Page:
Codes & Standards - Purchase
This twentieth edition of the Canadian Electrical Code, Part I, was approved by the Committee on the Canadian Electrical Code, Part I, and by the Regulatory Authority Committee at their June 2005 meetings in Kelowna, British Columbia. This twentieth edition supersedes the previous editions, published in 2002, 1998, 1994, 1990, 1986, 1982, 1978, 1975, 1972, 1969, 1966, 1962, 1958, 1953, 1947, 1939, 1935, 1930, and 1927.
Sections 0 to 16 and 26 are considered general sections, and the other sections supplement or amend the general sections. Various requirements were revised as a result of the continuing efforts toward harmonization. In addition, there are significant changes to Sections 2, 10, 18 (particularly in Appendices B and J), 26, and 32. Sections 74 and 84 have been revised considerably to reflect new technology and industry practices.
A new Subsection was added to Section 22 to include the requirements for Sewage Lift and Treatment Plants. A new Appendix I has been added listing the interpretations that have been approved since the last edition, in the cases where the Rule in question has not been clarified yet. A new Appendix K has been added giving the fundamental safety principles contained in IEC 60634-1.
The Code is divided into numbered Sections, each covering some main division of the work. The Sections are divided into numbered Rules, with captions for easy reference, as follows:
(a) Numbering system - With the exception of Section 38, even numbers have been used throughout to identify Sections and Rules. Rule numbers consist of the Section number separated by a hyphen from the 3- or 4-digit figure. The intention in general is that odd numbers may be used for new Rules required by interim revisions. Due to the introduction of some new Rules and the deletion of some existing Rules during the revision of each edition, the Rule numbers for any particular requirement are not always the same in successive editions.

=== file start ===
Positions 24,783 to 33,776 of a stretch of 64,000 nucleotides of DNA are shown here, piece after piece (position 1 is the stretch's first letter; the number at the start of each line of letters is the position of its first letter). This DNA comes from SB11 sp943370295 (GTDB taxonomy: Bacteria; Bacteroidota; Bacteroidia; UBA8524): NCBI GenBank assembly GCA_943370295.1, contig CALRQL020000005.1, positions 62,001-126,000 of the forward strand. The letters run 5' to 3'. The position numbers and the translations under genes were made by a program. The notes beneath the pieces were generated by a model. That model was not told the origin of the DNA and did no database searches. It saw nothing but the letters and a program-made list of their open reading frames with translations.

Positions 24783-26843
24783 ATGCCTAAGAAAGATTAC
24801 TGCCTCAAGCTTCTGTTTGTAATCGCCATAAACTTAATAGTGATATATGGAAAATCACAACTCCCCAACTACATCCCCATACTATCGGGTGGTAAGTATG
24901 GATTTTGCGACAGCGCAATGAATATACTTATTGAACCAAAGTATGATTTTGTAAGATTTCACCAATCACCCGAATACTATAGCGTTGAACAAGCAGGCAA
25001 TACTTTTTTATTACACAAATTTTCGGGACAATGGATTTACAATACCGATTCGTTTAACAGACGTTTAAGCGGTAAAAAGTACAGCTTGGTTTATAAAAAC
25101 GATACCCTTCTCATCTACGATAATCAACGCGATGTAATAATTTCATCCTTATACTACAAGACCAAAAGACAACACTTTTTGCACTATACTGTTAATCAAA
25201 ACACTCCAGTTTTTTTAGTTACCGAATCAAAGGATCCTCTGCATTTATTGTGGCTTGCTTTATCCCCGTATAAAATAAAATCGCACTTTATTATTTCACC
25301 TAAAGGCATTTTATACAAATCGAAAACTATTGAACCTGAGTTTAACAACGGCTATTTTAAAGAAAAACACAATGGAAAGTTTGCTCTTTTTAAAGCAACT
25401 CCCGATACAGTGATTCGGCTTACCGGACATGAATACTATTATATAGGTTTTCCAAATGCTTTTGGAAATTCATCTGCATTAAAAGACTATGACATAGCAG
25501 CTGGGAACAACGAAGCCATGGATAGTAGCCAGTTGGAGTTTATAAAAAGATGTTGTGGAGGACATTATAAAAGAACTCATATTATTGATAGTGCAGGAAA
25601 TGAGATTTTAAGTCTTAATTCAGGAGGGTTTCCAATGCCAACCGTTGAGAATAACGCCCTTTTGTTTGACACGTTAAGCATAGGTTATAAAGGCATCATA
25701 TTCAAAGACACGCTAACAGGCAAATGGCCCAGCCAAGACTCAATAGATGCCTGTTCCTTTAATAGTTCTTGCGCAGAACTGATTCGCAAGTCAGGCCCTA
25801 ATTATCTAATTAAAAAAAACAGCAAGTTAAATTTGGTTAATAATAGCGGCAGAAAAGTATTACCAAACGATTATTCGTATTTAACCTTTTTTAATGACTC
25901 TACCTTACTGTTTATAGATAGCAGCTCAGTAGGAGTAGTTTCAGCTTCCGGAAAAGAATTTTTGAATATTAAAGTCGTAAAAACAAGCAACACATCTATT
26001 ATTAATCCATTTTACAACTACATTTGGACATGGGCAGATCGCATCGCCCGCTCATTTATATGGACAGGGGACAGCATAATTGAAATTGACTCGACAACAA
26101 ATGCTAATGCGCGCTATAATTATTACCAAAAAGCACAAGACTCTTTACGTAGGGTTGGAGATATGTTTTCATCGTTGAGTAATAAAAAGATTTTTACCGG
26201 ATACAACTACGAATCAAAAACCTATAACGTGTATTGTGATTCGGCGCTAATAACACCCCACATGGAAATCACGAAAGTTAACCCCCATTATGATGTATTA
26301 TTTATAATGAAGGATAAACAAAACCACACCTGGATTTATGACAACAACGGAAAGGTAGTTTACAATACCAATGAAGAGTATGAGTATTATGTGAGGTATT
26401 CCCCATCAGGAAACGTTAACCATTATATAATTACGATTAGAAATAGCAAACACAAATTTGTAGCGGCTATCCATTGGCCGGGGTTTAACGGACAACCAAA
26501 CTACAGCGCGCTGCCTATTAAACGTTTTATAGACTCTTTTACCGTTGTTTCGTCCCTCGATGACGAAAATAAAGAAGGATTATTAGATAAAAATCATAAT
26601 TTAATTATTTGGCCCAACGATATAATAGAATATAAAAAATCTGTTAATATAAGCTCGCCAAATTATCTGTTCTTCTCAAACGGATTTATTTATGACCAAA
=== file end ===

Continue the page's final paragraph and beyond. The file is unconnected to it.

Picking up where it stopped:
(b) Subdivision of Rules - Rules are subdivided in the manner illustrated by Rules 8-204 and 8-206, and the subdivisions are identified as follows:
(c) Reference to other Rules, etc. - Where reference is made to two or more Rules, the first and last Rules mentioned are included in the reference. Where reference is made to a Subrule or Item in the same Rule, only the Subrule number and/or Item letter and the word Subrule or Item need be mentioned. If the reference is to another Rule or Section, then the Rule number and the word Rule shall be stated (e.g., Rule 10-200(3) and not Subrule (3) of Rule 10-200). The principal changes that have been made between the 2002 edition of the Canadian Electrical Code, Part I, and this new edition published in 2006 are marked in the text of the Code by the symbol delta in the margin. Where revisions to or deletions from the text have caused existing Rules to be renumbered, only the first renumbered Rule in the sequence is marked. Users of the Code are advised that the change markers in the text are not intended to be all-inclusive and are provided as a convenience only; such markers cannot constitute a comprehensive guide to the reorganization or revision of the Code. Care must therefore be taken not to rely on the change markers to determine the current requirements of the Code. As always, users of the Code must consider the entire Code and any local amendments.